Elements of a STICKY Sermon - Kerygma

Kerygma is not a word that is on everyone's lips these days. So I'll start off by giving a little background about what it means and what I mean by including it in the list of elements that increase "The Stickiness Factor" of a sermon.

My first encounter with the word kerygma came in A Theology of the New Testament by George Ladd. He identifies kerygma as:
"[T]he early church's proclamation of Christ" (p. 10).

Granted, a quick trip through church history will yield a few variations on the meaning of the word - some highlighting this or that particular aspect; but for our present purposes, this simple description gets us going in the right direction.


Kerygma (pronounced "ker-ig-ma") is a Greek word which, in verb form, refers to a proclamation or announcement. In later Christian theological discourse, the word took the shape of a noun. It was used as a shorthand for the irreducible claims of Christianity, which were made from its earliest days.

When the verb form and the noun form are joined, the word takes on a whole new layer of meaning. So it's within reason to offer a present-day, working-definition of the Christian Kerygma as:
The lean proclamation that emerges when the historical events that converged on Jesus are systematized and invested with theological significance.

Every proclamation or announcement (Christian or otherwise) has an aim, a goal, an agenda, something it seeks to accomplish as a result of people hearing the utternace. The Christian Kerygma is no different. Its aim is for all people everywhere to "confess with their mouths that 'Jesus is Lord' and believe in their hearts that God raised him from the dead, so as to be saved" (see Romans 10:9). The kerygma achieves what it set out to do when, on the basis of the proclamation, people turn from their customary ways of thinking, being, and doing, and replace them with ways that are congruent with new life in the Kingdom of God.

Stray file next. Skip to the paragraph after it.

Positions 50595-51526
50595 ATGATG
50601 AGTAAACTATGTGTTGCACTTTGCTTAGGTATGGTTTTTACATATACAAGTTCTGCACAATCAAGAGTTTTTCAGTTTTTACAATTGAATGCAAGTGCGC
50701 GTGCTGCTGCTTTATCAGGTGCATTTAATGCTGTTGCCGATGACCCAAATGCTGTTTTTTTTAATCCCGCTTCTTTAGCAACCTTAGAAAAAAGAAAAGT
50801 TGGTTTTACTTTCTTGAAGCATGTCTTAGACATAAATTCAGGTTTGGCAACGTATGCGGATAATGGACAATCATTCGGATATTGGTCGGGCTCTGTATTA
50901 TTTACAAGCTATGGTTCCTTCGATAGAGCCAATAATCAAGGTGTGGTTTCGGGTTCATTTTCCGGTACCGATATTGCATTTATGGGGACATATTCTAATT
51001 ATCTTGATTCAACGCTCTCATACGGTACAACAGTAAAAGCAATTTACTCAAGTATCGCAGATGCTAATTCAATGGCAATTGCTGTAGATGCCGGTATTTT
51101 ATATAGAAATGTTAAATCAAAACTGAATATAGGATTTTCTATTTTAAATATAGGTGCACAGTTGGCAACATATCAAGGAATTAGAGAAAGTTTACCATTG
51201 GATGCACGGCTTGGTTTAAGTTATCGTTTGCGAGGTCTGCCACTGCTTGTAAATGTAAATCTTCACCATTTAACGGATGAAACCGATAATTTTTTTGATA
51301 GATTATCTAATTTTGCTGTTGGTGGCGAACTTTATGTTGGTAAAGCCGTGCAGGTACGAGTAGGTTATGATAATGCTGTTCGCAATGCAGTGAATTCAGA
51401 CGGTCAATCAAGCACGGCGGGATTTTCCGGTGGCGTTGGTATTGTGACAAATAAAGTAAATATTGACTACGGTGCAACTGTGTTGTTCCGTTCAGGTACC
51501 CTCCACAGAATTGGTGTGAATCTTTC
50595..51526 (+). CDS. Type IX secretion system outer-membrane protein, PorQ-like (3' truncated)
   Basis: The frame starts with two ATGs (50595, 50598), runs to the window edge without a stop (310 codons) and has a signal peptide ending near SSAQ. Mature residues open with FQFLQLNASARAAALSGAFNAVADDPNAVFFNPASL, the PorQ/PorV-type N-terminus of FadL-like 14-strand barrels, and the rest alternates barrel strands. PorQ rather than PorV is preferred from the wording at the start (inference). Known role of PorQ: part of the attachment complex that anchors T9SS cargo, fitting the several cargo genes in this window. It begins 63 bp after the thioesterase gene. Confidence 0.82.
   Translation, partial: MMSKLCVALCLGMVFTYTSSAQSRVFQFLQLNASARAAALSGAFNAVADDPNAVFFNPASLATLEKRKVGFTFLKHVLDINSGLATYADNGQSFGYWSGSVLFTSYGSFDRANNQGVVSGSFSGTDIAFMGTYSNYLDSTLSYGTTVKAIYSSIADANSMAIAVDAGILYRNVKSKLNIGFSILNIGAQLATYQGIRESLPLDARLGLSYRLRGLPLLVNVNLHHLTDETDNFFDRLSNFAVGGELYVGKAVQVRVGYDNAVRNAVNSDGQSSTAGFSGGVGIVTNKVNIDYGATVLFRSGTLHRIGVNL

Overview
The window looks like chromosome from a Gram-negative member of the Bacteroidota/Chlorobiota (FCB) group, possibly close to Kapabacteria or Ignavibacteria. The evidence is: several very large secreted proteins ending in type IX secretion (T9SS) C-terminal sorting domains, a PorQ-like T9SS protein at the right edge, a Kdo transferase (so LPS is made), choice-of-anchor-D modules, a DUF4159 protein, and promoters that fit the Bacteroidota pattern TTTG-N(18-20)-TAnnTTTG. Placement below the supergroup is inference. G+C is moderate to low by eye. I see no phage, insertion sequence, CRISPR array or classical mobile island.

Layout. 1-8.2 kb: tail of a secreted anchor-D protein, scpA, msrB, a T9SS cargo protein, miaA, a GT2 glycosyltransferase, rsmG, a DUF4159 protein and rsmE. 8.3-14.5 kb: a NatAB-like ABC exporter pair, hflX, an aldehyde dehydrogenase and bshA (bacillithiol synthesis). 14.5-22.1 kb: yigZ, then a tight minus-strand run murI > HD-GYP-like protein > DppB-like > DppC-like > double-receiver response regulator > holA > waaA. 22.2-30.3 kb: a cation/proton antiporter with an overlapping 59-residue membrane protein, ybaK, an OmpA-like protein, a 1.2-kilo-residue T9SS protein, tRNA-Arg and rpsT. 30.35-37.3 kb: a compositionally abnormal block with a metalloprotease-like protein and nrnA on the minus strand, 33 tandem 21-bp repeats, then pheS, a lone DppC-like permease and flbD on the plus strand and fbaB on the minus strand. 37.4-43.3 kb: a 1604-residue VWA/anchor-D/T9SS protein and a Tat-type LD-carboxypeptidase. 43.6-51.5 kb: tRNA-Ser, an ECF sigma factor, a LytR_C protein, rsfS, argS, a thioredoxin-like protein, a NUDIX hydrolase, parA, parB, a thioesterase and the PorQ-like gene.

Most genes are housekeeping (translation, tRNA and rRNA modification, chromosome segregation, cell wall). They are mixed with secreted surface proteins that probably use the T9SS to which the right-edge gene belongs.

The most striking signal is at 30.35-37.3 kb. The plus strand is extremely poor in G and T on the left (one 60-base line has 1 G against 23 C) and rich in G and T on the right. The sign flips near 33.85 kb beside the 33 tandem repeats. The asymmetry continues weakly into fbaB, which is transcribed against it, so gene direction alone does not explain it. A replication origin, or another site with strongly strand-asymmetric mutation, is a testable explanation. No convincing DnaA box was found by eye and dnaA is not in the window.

So the kerygma was part of early Christianity's proclamation about Jesus, and they used that proclamation to bring about repentance and faith in those who heard it. But what can we say about the content of the Christian Kerygma?

Another way to ask the question is: What did the early Christians proclaim to the non-Christians about the theological significance of the historical events of Jesus' life, death, and resurrection?

C.H. Dodd attempted to answer that question by filling up the content of the Christian Kerygma using early New Testament records of preaching from the Apostles Paul and Peter. On the basis of his conclusions, I insist that the ancient Christian Kerygma was comprimsed of five basic propositions (rooted in Old Testament Expectations):

1) "The Age to Come" has been inaugurated in the midst of the "Present Evil Age."
2) This has happened through the life, death, and resurrection of Jesus the Messiah (Christos in Greek, "anointed one").
3) Through his resurrection, this Jesus has been vindicated, exalted, and enthroned at the right hand of God the Father as "the Christ," the rightful Lord of the world.
4) The Holy Spirit is the present sign of Christ's presence and power among us.
5) The "Age to Come" will reach its consummation when Christ is revealed from heaven, at which time all the living and dead will be justly judged.